Credit union to reimburse $ 4,000 after caregiver steals money


A credit union was ordered to reimburse a disabled woman for $ 4,000 after her caregiver stole $ 10,000 from her bank account.

A charity that helped the woman with her finances complained to FSCL on her behalf.

FSCL is a dispute resolution service that helps clients who cannot resolve their complaints with a financial service provider. It does not identify the complainants, or the organizations they are complaining about, but indicates that the woman did her banking with a credit union.

Her account had a “two sign” process in which a senior charity employee signed a withdrawal slip and the woman countersigned it at the credit union to get her money.

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But her caregiver, who accompanied her to the branch to withdraw her money, changed the withdrawal slips and used fraudulent transfer slips to transfer her money to a separate account, from which she could withdraw money. money from an ATM using the woman’s eftpos card.

It was when a teller noticed that the withdrawal slip had been tampered with that the credit union let senior management at the charity know that something was wrong.

After the breach was discovered and the case was referred to the police, the charity filed a complaint with FSCL, saying the credit union should have done more to prevent fraudulent withdrawals.

The charity said it was clear that the slips had been changed and that there should have been a withdrawal limit of $ 100 on his account and that transfers to the ATM account should not have been allowed at all.

The credit union argued that it was not responsible because it was enough to have the woman sign the slip in front of a cashier.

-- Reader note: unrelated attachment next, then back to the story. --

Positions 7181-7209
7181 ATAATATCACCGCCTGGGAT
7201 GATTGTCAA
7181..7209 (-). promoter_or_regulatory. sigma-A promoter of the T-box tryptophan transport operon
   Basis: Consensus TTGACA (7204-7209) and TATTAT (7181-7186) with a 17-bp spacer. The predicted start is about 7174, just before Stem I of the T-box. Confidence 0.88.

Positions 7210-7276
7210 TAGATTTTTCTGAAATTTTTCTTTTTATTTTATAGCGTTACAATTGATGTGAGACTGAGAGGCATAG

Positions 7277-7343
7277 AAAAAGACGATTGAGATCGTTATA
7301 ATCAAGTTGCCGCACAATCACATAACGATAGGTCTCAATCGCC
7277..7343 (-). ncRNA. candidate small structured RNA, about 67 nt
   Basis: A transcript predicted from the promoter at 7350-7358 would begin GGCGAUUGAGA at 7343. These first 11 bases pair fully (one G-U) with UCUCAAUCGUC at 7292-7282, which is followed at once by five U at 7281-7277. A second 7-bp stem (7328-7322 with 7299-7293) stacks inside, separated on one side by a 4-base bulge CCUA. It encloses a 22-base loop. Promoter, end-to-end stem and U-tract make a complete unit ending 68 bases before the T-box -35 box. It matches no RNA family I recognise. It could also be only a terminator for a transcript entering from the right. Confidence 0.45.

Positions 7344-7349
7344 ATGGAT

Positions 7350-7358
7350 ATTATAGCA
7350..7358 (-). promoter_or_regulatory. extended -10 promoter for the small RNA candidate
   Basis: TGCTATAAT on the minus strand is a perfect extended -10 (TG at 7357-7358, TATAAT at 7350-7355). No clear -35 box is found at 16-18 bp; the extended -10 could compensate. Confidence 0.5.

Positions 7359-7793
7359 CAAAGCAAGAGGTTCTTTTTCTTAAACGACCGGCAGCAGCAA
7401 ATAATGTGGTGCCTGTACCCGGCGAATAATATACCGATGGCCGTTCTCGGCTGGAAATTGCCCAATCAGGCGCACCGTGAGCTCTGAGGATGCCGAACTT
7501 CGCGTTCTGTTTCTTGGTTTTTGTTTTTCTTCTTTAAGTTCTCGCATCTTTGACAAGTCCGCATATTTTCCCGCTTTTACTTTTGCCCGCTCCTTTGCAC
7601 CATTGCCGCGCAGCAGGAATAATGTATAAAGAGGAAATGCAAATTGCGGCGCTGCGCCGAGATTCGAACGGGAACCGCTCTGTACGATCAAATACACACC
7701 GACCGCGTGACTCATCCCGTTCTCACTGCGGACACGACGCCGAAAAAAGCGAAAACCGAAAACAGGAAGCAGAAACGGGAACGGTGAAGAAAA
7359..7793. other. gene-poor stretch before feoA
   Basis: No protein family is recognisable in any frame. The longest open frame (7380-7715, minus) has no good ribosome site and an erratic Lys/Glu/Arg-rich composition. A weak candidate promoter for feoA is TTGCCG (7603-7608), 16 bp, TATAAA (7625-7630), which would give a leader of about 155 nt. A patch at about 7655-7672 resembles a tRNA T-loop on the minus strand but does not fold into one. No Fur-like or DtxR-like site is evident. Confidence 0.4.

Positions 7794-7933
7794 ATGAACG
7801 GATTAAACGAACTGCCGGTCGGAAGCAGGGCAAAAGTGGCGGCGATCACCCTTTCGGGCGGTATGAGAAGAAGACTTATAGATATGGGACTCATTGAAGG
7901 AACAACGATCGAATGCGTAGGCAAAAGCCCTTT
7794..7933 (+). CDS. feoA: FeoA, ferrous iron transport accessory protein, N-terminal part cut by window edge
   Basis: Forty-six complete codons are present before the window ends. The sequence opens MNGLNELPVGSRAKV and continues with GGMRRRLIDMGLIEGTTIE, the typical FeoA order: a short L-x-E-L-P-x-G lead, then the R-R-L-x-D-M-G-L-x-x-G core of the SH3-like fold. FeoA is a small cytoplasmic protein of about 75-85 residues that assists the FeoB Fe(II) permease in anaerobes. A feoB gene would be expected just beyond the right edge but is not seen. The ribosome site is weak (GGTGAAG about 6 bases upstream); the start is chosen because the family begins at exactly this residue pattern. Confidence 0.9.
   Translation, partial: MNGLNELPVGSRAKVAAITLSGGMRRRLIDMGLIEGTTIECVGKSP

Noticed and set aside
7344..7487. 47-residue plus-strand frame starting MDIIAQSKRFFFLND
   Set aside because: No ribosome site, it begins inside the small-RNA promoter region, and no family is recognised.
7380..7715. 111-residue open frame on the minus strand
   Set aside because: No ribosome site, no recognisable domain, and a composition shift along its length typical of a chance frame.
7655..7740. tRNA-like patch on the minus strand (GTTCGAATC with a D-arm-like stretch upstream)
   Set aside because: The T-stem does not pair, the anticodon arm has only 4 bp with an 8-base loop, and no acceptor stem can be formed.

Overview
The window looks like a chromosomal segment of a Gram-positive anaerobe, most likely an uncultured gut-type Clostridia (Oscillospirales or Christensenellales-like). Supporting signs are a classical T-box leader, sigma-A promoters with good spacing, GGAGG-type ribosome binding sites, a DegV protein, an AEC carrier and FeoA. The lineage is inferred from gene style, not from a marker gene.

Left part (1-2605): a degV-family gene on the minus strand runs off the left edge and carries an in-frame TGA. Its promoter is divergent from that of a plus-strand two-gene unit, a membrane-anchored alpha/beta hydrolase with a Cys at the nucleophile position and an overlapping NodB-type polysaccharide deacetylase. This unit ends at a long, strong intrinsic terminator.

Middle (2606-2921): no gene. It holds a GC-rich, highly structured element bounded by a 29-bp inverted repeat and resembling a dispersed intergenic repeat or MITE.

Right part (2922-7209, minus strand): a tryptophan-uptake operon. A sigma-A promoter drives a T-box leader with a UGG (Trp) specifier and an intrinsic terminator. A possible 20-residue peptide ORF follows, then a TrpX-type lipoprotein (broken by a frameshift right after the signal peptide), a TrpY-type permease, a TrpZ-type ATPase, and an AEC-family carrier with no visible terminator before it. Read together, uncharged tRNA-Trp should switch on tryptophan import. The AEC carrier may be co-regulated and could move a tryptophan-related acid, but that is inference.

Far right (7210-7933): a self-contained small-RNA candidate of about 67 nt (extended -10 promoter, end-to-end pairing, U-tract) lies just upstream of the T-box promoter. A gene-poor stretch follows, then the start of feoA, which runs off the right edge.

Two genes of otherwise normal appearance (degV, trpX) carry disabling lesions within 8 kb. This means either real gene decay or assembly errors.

FSCL said it should have been obvious more money was being withdrawn from ATMs.


FSCL said it should have been obvious more money was being withdrawn from ATMs.

He said the woman’s charity or family should have noticed the withdrawals.

He said FSCL should not investigate because the caregiver may be asked to reimburse the woman as part of the police investigation.

But FSCL chief executive Susan Taylor said her organization looked into the matter and found that while the charity did not explicitly ask for a limit on what can be withdrawn, the credit union relaxed the “two to sign” measure by allowing withdrawal. slip to be signed by a single signatory off-site. It helped that fraud could take place.

FSCL also felt that the cashier staff should have noticed the withdrawal slips which had been obviously tampered with and that the number of ATM withdrawals was much higher than normal.

FSCL asked the credit union to repay 40 percent of the amount stolen. He accepted.

Taylor said it was a reminder that financial services companies should be very careful with vulnerable customers.

“FSCL focuses on supporting vulnerable consumers and for this reason we have updated our Vulnerable Consumer Policy. This includes mechanisms to prioritize complaints that present vulnerabilities. Our translation service is available to help those for whom language may be a barrier and we make sure we connect with community organizations, so people are aware of our services, ”Taylor said.

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